I have just been in the UK looking at the manuscripts of the John Rylands Haggadah and of Shulhan Shel Arba, and couldn’t help being struck by a few things, apart from the beauty of the illuminations and the the calligraphy. First, in the Rylands Haggadah there are several pictures of meal participants eating with books at the table, including one towards the end of a man holding a cup or bowl in his left hand near his mouth, and an open book under his right arm. Secondly, the scenes from the Exodus narrative cycle preceding the text of the Haggadah are each double-captioned, one caption artfully integrated over the pictures in gold lettering (but hard to read), the other in clearly legible dark lettering in the margins – as if these pictures and their captions were to be held up and shown to other people at the table, so that they could see the pictures and read the captions.Finally, there are stains on the Rylands Haggadah and an early manuscript of Shulhan Shel Arba which look like food or wine stains, also suggesting that these books were used at dinner tables (though I can’t prove this with certainty).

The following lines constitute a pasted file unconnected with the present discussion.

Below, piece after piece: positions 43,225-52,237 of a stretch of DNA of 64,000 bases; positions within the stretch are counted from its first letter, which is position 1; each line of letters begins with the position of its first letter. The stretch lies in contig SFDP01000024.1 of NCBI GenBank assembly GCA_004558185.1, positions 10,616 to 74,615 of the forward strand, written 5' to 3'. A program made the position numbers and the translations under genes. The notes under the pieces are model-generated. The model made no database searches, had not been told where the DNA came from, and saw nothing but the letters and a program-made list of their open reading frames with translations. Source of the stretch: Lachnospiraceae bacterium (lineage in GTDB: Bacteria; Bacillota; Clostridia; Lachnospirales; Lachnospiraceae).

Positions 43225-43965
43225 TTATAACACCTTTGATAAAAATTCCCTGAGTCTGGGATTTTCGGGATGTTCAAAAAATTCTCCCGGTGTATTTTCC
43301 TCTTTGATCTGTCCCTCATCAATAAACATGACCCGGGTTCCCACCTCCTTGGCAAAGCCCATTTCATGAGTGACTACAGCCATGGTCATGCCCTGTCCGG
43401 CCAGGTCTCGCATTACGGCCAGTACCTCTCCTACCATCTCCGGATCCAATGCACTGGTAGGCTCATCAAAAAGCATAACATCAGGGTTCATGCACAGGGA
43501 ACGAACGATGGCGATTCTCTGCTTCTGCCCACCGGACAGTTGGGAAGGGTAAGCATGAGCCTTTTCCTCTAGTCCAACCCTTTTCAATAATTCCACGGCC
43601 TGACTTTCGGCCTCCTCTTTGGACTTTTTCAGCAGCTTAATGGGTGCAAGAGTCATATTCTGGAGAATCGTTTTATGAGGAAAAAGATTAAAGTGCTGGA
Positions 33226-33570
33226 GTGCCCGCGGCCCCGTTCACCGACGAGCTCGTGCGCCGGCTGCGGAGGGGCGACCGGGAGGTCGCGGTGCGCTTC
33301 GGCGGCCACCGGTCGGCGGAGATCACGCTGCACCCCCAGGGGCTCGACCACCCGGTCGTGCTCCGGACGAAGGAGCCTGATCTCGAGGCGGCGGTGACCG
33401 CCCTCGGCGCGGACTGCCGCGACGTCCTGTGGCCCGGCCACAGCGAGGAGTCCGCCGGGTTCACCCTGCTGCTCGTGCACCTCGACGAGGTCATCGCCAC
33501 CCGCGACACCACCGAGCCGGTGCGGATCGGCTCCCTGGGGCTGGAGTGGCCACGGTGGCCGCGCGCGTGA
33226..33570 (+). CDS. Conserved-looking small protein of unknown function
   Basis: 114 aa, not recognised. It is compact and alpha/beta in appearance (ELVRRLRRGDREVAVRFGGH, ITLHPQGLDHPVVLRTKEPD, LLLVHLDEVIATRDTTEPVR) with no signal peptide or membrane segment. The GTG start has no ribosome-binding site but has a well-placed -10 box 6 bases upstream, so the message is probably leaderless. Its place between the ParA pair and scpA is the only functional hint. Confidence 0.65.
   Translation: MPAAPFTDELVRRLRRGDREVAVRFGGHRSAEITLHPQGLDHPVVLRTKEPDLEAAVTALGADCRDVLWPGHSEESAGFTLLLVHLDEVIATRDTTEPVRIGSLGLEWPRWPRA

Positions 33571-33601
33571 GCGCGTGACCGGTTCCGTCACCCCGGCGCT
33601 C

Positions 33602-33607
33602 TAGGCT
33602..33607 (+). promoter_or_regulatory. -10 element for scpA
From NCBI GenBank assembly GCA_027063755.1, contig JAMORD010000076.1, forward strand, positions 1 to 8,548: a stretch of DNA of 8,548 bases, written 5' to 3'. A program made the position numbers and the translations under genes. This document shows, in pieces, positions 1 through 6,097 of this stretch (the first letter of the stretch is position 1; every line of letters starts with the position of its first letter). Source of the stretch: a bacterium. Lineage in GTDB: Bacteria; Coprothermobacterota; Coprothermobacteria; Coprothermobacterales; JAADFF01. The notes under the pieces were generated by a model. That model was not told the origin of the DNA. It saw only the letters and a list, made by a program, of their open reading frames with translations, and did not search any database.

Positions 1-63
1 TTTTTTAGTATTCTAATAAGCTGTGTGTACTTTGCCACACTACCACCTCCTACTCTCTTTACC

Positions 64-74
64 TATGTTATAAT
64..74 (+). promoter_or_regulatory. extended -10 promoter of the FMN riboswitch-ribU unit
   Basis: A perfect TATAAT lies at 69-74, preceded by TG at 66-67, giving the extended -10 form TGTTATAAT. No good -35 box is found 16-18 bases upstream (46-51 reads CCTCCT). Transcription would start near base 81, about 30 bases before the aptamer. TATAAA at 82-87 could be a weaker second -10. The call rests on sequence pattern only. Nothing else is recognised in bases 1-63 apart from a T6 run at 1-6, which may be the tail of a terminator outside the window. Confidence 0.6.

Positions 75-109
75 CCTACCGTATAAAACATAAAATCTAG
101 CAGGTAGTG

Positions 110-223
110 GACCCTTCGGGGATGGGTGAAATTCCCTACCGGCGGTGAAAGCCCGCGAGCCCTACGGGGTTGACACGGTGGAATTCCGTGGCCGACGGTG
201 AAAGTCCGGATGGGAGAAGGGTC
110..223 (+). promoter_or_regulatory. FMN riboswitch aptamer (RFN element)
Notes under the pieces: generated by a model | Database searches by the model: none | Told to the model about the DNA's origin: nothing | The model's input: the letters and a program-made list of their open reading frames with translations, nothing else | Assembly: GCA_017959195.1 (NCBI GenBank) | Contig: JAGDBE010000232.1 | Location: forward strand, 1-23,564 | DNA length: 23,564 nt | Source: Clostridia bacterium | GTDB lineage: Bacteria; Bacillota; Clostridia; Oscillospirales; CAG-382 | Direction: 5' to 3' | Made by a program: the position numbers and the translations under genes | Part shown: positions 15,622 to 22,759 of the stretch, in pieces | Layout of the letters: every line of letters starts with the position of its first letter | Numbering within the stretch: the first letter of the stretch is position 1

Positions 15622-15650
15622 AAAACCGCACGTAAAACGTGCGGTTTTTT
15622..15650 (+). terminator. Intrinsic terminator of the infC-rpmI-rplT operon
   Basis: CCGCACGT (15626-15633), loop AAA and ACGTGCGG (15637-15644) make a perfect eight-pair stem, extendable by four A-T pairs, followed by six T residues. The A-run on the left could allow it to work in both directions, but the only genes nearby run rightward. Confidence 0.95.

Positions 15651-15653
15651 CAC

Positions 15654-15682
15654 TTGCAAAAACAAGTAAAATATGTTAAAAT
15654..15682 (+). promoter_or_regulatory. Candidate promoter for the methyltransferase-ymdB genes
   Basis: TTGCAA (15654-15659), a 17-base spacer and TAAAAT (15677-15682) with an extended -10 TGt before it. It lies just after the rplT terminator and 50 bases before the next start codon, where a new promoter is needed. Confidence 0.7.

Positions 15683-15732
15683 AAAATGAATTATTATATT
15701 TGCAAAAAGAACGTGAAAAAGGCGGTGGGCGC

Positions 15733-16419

So what does all this mean? Well, first of all, holding these 14th and 15th century table books in my hand made me feel a palpable connection across the generations between me and the people who used these book; we Jews are still reading books at the table. But our Jewish tradition of eating and reading also underlines the importance of mindfulness when we eat as Jews. We are supposed to make connections to the social, natural, and supernatural worlds around us as we eat; our ritual books at the table cue us to make these connections. But its an sensual connection in which tasting, seeing, and intellectual knowing are fused together in a single experience.
Jewish eating and reading is a ritual way of encouraging the old to inform the new, and the new to inform the old, creating a fruitful interaction between theory and practice, to produce new, vital Torah that is grounded both in tradition and our current experience. Much like the environmentally conscious, agriculturally, and foodie-informed Torah that has been sprouting forth from the Jew and the Carrot.